A good friend of mine works for the Hong Kong and Shanghai Banking Corporation, better known as HSBC. I thought it could be interesting to go see the original HSBC building in Honk Kong and I discovered more than I was expected. This visit allowed me to discover an original facet of Hong Kong, a facet tourists going to the Peak, Madame Tussaud, or even one of the temples, will never experience. When you say bank you think serious, or work, or money? Well, my association of ideas will be from now on quite different.
I decided to go take a picture of Sir Thomas Sutherland, the founder of HSBC in 1865. I started to walk towards the HSBC tower, which is known for its distinct architecture. In 1986 a new building designed by British architect Norman Foster was erected to replace the 1935 building. The address is Queen’s Road Central #1. Little did I know that the statue of the man was not in front of ‘his’ building but in a nearby park. What I did find at the building was much more interesting than a statue actually. I had read that many Filipino maids gathered on Sundays in Statue Park, a park between Chater and Connaught roads, south of the bank. The HSBC building being on pylons, anyone can walk under it and discover an exhibition which explains the growth of the bank together with the economic growth of the island. It also shows the original shoreline of the island being at Queen’s road which explains its curvy shape when all other streets are cut straight west to east and north to south. Then it depicts how, in 1863, the shoreline had moved to DesVoeux road, then to Connaught road in 1904, and much further in 1964 after the construction of more land to create the piers. Brass lions, symbols of the bank, stand proudly in front of the building. They have been named Stephen and Stitt. Stephen was the Bank Chief Manager from 1920 to 1924 in Hong Kong while Stitt was the manager of the Shanghai branch.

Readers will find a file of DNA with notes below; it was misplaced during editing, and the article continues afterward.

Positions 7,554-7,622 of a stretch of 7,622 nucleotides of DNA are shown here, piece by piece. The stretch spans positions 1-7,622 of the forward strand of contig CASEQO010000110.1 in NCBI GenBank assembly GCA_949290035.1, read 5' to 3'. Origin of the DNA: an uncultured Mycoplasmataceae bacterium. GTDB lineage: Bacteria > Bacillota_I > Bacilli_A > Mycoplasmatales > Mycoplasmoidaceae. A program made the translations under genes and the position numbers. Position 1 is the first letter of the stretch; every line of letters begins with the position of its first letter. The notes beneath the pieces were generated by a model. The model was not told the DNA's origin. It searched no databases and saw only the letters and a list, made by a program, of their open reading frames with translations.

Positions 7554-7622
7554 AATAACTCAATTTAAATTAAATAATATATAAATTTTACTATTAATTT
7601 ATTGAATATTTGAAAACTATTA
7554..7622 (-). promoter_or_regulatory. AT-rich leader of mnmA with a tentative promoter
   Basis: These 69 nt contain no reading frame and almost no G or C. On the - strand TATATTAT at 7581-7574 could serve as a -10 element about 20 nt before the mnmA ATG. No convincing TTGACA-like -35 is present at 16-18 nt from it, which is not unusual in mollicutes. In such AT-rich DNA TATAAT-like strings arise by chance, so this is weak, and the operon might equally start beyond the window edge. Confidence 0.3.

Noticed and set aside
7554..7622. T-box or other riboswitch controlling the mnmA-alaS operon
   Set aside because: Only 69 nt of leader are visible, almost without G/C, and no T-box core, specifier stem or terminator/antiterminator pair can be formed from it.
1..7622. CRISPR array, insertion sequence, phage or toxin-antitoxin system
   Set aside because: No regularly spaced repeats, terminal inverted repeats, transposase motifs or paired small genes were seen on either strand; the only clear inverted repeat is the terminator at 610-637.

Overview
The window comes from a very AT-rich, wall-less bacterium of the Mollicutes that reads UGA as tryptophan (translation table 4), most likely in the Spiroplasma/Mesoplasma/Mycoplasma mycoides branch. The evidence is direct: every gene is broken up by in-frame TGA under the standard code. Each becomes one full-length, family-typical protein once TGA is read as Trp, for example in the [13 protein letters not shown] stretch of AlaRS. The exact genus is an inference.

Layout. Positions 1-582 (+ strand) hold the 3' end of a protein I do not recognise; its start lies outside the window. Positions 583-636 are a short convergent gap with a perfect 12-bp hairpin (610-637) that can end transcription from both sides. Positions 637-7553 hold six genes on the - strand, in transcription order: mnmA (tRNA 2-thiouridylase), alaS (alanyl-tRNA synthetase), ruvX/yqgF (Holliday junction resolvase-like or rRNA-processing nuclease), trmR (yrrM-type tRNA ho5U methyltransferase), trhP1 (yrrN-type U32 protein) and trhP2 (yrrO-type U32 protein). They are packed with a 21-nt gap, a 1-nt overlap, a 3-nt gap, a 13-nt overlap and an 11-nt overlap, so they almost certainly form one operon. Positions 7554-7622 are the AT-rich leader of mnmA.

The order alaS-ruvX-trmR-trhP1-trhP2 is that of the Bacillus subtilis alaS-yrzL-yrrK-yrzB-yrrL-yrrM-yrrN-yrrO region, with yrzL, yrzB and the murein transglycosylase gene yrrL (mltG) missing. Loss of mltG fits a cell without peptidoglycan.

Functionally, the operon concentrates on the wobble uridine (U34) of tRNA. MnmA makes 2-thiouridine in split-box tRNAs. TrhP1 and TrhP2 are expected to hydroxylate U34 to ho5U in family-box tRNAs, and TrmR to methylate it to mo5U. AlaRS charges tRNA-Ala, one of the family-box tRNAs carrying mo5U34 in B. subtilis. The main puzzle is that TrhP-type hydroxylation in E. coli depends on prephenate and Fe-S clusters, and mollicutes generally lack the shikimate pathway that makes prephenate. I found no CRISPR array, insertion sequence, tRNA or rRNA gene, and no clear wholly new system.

Building and lions are interesting any day of the week, but on Sunday the show is right there on the floor, occupied by hundreds of Filipino women clattering under the shade of the building. They are very organized. They have placed cardboard under themselves to avoid sitting on the floor and many groups have ‘sewn’ cardboard together and have erected them vertically to protect themselves from any draft. It sounded like an aviary. Being under the building amplified the echo. The buzz almost felt like a mantra.
Emerging from this peculiar atmosphere, I realized that I had admired the lions Stephen and Stitt, discovered the history, the expanding shoreline, the women, but Sir Thomas was missing. I had to cross DesVoeux road to find his statue in a park in front of the Legislative Council Building which is a very nice colonnaded and domed neoclassical building. Going north I crossed Chater road without having to look neither left nor right since the street had been closed to traffic. Is it like this every Sunday or because there was a gathering to promote gender equality that day? In Statue Park, Filipino women could be counted by the thousands. Chirping among them or on the phone, sleeping, eating, just being together. The community gathering has now expanded all the way to Connaught road and the IFC Mall Plaza. The IFC mall is where the high speed train departs for the airport. It was time to go back to Shanghai!
To conclude, here is a nicer view of Hong Kong!